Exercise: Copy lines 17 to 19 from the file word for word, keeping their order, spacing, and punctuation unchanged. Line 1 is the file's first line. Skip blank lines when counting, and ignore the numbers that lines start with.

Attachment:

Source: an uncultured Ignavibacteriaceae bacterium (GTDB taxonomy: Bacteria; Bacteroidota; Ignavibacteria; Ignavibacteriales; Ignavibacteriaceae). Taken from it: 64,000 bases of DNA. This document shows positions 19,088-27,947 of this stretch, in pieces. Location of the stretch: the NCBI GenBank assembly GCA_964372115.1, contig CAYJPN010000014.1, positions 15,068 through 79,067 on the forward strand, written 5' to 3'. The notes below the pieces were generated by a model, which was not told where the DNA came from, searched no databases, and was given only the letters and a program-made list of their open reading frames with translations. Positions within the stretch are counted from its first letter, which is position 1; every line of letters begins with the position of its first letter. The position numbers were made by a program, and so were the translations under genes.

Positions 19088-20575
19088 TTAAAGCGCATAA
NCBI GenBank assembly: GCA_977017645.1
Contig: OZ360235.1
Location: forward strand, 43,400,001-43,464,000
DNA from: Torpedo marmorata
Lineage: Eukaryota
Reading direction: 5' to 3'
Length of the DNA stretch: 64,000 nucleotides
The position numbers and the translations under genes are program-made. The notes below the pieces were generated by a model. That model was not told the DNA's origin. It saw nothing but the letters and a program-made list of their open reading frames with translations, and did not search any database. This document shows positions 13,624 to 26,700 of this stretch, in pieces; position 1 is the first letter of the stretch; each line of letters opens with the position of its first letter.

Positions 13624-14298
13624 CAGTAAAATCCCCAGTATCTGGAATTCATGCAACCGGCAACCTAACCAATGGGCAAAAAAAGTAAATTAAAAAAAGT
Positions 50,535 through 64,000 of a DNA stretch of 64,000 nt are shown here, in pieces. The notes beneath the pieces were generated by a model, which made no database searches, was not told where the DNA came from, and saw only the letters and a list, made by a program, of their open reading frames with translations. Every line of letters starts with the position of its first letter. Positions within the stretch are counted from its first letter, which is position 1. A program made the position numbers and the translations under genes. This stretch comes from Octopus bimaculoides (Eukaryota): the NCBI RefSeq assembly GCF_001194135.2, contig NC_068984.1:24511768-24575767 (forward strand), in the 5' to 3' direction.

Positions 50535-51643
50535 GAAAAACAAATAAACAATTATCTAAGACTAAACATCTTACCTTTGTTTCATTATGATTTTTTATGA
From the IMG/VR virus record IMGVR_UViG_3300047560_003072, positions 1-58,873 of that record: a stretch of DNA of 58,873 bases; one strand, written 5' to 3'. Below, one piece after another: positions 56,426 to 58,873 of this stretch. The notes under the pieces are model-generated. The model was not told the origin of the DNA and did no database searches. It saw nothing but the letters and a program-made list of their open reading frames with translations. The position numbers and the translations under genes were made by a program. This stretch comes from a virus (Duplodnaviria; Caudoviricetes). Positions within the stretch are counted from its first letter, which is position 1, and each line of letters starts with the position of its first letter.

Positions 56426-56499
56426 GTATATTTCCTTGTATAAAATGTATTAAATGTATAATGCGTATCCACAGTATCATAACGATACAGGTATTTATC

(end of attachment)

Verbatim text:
From the IMG/VR virus record IMGVR_UViG_3300047560_003072, positions 1-58,873 of that record: a stretch of DNA of 58,873 bases; one strand, written 5' to 3'. Below, one piece after another: positions 56,426 to 58,873 of this stretch. The notes under the pieces are model-generated. The model was not told the origin of the DNA and did no database searches. It saw nothing but the letters and a program-made list of their open reading frames with translations. The position numbers and the translations under genes were made by a program. This stretch comes from a virus (Duplodnaviria; Caudoviricetes). Positions within the stretch are counted from its first letter, which is position 1, and each line of letters starts with the position of its first letter.

Positions 56426-56499
56426 GTATATTTCCTTGTATAAAATGTATTAAATGTATAATGCGTATCCACAGTATCATAACGATACAGGTATTTATC